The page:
President Obama says its obvious, anybody who would dare fight his Obamacare measures are on the leash of the special interests. Funny how he never mentions the special interests that he is beholden to, like the unions who were exempted from “the Cadillac tax.” Or the real reason there is no tort reform, the President’s ties to the Legal industry.
At Open Secrets you can pull up campaign contributions by candidate and industry. The are calculated from PAC contributions and contributions from individuals giving more than $200, as reported to the FEC. Individual contributions are generally categorized based on the donor’s occupation/employer.
A look at the Federal Election Commission data from the 2008 campaign (released 7/13/09), shows that President Obama received the most cash from Lawyers/Law Firms (more than $43 million) almost 3x more than the number two candidate Hillary Clinton ($15 million), John McCain was number three he received less than a 4th of the Obama money ($9.9 million)
Who would you vote for if the elections were held today?
The legal profession’s commitment to the Democratic Party goes way beyond President Obama, as you can see below Lawyers/Law Firms donated almost $1.1 billion dollars to candidates/issues since 1990, almost 3/4 of it has been to Democratic candidates/issues
With all of that cash, its no wonder that they can push the party around. The legal profession is now warning President Obama that he better not give in to the Republicans desire for tort reform.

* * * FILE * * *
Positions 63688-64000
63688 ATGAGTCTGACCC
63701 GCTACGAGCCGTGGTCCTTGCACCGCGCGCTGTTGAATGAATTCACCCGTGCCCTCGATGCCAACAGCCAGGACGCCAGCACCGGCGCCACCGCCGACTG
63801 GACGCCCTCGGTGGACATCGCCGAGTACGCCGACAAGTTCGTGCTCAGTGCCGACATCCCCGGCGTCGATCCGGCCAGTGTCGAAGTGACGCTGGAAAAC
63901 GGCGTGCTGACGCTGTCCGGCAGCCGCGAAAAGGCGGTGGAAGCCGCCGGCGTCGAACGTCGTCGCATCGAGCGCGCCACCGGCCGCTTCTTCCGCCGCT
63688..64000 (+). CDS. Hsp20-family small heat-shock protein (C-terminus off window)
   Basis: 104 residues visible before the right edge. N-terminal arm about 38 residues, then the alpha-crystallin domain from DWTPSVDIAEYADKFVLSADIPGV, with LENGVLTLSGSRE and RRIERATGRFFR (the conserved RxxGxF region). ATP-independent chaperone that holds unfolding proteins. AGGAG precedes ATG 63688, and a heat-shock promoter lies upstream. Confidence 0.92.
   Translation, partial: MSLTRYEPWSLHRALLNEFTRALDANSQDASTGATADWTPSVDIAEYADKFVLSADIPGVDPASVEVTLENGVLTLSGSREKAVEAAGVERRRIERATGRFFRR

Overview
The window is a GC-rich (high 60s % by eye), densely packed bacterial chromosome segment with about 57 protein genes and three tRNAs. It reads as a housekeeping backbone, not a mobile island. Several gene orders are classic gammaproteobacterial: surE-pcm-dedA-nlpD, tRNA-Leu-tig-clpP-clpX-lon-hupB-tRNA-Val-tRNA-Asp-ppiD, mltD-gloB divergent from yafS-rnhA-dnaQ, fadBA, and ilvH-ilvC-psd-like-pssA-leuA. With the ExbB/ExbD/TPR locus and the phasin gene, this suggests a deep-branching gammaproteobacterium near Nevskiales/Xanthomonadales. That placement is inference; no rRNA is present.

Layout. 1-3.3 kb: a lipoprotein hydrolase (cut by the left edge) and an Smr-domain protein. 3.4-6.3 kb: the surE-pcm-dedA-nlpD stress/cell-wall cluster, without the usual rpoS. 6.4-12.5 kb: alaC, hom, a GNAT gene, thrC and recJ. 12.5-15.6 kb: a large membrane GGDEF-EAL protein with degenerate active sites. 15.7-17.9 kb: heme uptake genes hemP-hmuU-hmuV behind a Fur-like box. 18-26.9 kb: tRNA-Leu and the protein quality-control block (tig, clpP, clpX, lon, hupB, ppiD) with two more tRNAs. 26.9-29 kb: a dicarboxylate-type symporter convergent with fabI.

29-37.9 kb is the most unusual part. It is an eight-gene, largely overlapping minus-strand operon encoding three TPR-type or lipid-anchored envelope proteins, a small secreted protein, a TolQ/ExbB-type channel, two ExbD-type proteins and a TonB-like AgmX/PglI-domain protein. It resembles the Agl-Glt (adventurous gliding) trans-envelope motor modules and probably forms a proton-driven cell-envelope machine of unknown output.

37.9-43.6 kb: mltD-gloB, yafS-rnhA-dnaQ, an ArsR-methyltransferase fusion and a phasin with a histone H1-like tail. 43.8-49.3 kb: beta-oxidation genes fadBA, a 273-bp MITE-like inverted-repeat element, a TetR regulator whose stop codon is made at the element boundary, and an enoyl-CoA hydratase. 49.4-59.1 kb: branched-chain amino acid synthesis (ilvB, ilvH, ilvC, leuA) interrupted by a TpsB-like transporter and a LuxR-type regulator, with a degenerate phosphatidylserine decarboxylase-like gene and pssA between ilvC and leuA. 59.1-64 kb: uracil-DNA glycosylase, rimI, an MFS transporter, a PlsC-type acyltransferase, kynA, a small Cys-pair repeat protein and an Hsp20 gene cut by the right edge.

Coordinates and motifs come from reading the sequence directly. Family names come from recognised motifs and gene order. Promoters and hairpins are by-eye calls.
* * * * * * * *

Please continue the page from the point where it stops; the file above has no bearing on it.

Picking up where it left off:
Trial lawyers defeated President George W. Bush’s push for medical liability reform and successfully lobbied to water down tort reform provisions in healthcare reform bills this Congress. But the battle is far from over.
And in an odd twist, a longtime ally of the trial lawyers could be the one to resurrect the idea — President Barack Obama.
“I would hope this would be an area we just don’t go,” said Linda Lipsen, vice president for public affairs at the American Association for Justice, the trade group for trial attorneys.
Lipsen said. “The last thing Congress should be doing is eliminating people’s rights when the real issue is safety in hospitals.
Actually the real issue is doctors ordering unnecessary tests and procedures just to cover their assets, from the trial lawyers. Two weeks ago, the House Oversight Committee released a report examining the failure to address the costs of defensive medicine in health care legislation and highlights how defensive medicine contributes to the “high cost of health care” and drives up insurance premiums (full report below). The report concludes that the government could save approximately $250 Billion Dollars/year if tort reform was enacted. And that’s just government savings, it doesn’t count the cost savings racked up by the general public.
Obama’s hints that he is willing to make a deal with Republicans on medical malpractice reform has got physicians and trial lawyers scratching their heads.
As recently as Tuesday, Obama floated the possibility of offering an olive branch to Republicans on malpractice reform as a gesture of bipartisanship. “I’ve said from the beginning of this debate I’d be willing to work on that,” Obama remarked during a press briefing.
../Although Obama has repeatedly cited medical malpractice reform as a possible area of compromise with the GOP, he has not explained where he sees the middle ground and, indeed, has rejected Republicans’ top priority in this area: the hard-dollar caps on lawsuit awards in malpractice cases long sought by the physician and business lobbies.